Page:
Word wrap a text file

Wrapping a text file to a fixed number of character is easy in Linux:


fold -w 80 -s input.txt > output.txt

Above -w 80 set the character limit to 80 which is standard. The flag -s tells to break lines at white space, not between words.

Convert text file to ASCII character encoding

It’s often needed to convert text between different character encodings, for example from UFT8 to conventional ASCII.
Linux systems come with command line tool iconv that does the job:


iconv -f utf8 -t ascii input.txt > output.txt

To see a list of all supported encodings do


iconv -l

Changing file permissions recursively

Every now and then you’ve got a massive directory tree whose reading permissions need to be changed. For example, all files readable to all users, all directories accessible to all users, all executables executable by all users.

This is easy enough to do with find and chmod commands. Assuming that the root of the directory tree is somedir:

Set all directories to rwxr-xr-x (a.k.a. 755)
find somedir -type d -print -exec chmod 755 {} \;

Make all files readable
find somedir -type f -print -exec chmod go+r {} \;

Change all 744 files, executable by the owner, to 755, executable by all:
find somedir -type f -perm 744 -print -exec chmod 755 {} \;

Filtering emails to subdirectories in GMail

I’ve used message filters in Thunderbird a long time and couldn’t really manage without them. I’ve also created filters for GMail mailboxes. But it would be nice to be able to add filtering in GMail itself, so that emails are always sorted regardless of the client I use to read them.

Here’s how:

  1. Create a subdirectory in Thunderbird or other emall client. GMail web interface doesn’t allow you to create a “real” subdirectory – creating a GMail label is not sufficient to make this work.
  2. Create a filter in Gmail web interface: click the down arrow in the search field, add search criteria, choose Create filter with this search.
  3. In the filter options, tick “Skip Inbox” and “Apply the label”, and choose the subdirectory created in step 1.
  4. If you want to filter all emails that already exists in Inbox, tick “Also apply filter to matching conversations.” as well.

Java or GTK applications crashing in KDE

In Kubuntu 13.10 Java applications seemed to crash at start up with the following error:

#
# A fatal error has been detected by the Java Runtime Environment:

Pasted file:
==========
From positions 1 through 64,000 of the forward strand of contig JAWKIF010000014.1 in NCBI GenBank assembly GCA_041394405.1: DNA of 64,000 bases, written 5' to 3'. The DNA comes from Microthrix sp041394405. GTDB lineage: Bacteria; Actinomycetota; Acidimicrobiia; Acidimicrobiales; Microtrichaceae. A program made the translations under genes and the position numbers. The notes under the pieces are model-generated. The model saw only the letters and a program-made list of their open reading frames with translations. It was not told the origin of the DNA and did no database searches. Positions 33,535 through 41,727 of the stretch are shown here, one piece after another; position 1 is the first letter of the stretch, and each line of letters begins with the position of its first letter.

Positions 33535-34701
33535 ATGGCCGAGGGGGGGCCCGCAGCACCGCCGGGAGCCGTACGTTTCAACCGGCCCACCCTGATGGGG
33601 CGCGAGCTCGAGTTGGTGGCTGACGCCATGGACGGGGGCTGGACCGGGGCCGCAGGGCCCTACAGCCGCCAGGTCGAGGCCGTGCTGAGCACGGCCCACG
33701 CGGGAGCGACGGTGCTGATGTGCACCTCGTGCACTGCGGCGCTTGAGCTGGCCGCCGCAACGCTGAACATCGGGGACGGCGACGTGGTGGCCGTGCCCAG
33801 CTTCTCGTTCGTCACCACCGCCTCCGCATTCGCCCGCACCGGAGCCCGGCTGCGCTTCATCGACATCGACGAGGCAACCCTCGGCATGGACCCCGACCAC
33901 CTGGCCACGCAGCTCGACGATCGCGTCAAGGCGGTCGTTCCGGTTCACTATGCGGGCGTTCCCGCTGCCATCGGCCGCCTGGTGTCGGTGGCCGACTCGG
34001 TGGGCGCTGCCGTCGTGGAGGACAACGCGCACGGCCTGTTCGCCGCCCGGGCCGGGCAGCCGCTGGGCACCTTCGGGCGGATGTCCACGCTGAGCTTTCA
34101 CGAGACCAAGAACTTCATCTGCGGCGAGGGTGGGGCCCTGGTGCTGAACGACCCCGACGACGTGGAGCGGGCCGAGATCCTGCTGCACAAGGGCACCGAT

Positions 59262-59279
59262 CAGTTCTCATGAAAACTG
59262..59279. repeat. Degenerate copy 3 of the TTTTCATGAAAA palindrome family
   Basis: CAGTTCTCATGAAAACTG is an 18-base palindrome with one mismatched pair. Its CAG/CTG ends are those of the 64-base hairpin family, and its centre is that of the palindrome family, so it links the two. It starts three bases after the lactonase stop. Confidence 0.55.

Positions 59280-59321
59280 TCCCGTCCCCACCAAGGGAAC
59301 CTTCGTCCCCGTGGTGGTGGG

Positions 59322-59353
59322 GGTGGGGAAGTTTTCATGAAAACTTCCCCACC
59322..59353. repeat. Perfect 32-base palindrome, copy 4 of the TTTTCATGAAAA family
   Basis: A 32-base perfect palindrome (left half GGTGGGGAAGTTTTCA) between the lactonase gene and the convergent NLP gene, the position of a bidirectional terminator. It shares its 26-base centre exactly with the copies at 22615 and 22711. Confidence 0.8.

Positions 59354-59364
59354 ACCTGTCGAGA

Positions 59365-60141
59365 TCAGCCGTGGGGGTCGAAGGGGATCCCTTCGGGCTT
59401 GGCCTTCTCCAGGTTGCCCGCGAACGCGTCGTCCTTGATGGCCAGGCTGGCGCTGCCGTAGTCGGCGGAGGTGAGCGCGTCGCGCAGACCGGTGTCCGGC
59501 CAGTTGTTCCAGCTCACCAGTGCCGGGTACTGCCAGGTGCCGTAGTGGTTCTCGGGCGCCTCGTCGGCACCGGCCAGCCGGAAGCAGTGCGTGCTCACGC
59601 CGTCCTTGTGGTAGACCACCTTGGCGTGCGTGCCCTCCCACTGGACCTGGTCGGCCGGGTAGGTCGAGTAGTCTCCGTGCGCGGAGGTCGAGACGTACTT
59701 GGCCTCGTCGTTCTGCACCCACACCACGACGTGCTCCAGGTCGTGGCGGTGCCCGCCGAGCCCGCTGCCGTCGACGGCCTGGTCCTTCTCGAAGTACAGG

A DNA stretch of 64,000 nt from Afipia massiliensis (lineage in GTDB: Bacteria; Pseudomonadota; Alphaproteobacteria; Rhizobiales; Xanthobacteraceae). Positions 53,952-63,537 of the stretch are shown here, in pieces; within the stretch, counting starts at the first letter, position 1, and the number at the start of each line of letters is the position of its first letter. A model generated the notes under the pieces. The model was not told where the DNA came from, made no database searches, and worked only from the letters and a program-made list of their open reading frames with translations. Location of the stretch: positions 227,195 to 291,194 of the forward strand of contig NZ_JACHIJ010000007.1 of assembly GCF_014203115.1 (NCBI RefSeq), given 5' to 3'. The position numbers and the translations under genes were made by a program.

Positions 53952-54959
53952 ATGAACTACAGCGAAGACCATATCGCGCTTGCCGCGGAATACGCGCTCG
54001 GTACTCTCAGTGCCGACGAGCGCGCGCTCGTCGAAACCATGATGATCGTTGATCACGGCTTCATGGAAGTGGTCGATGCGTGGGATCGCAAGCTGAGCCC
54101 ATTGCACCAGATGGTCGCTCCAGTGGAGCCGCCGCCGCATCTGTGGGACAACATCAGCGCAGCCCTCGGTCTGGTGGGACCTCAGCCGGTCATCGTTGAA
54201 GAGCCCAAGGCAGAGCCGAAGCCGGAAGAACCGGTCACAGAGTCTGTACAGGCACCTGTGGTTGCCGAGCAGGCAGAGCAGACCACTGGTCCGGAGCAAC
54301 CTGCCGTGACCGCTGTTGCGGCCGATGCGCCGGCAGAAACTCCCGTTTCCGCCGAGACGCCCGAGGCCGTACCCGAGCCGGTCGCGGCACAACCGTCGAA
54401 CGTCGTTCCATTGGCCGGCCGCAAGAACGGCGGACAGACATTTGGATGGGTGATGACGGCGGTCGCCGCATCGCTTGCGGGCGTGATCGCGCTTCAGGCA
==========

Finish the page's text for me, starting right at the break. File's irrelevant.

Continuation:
#
# SIGSEGV (0xb) at pc=0x00007f8f34cb9b3c, pid=25450, tid=140253340165888
#
# JRE version: Java(TM) SE Runtime Environment (7.0_45-b18) (build 1.7.0_45-b18)
# Java VM: Java HotSpot(TM) 64-Bit Server VM (24.45-b08 mixed mode linux-amd64 compressed oops)
# Problematic frame:
# C [libgobject-2.0.so.0+0x31b3c] g_type_check_instance_is_a+0x3c
#

The same error occurred regardless of the Java Runtime Environment installed. Some GTK applications are also affected.

As mentioned (and in many other bugs) this is related to the KDE oxygen-gtk theme.

Solution:
In System Settings -> Application Appearance -> GTK change GTK2 and GTK3 themes to something else than oxygen-gtk.

Thunderbird 16.0.2: Account exceeded command or bandwidth limits failure

Ubuntu 12.10 (Quantal Quetzal) ships with Mozilla Thunderbird 16.0.2. This version of Thunderbird suffers from a bug related to repeatedly downloading IMAP account content. In my case Gmail account returned the
The server returned the error: Account exceeded command or bandwidth limits.
error message daily, and the account remained blocked until the next day. Even when working, reading the Gmail account was painfully slow.

The remedy is to update to Thunderbird version 17.0, not yet included in Ubuntu 12.10, but available in the Ubuntu Mozilla Security Team PPA repository.

sudo add-apt-repository ppa:ubuntu-mozilla-security/ppa
sudo apt-get update
sudo apt-get install thunderbird

Fixing font sizes in MATLAB under Ubuntu

MATLAB runs in Ubuntu 12.04 without any major problems. However, one issue that I noticed was that changing the font size in figures has no effect; the text always appears in default (small) size in Matlab. The correct font size has an effect only in exported PDF and EPS files. The font spacing is incorrect though, as it seems to be based on the fonts that Matlab uses. As Matlab is often used (only?) for making figures, this can be a major problem.

As mentioned in this thread, the problem is related to Matlab not finding the correct fonts in Ubuntu OS. As a remedy install the following packages:

sudo apt-get install xfonts-100dpi xfonts-75dpi

and logout and login again. Matlab should now be able to show the plots in correct size. The fonts do not look pretty, though, which is probably related to broken anti-aliasing. Maybe there are other broken dependencies?
However, exported PDF and EPS files should now have the correct font spacing (e.g. the size of the legend box) and should be usable.

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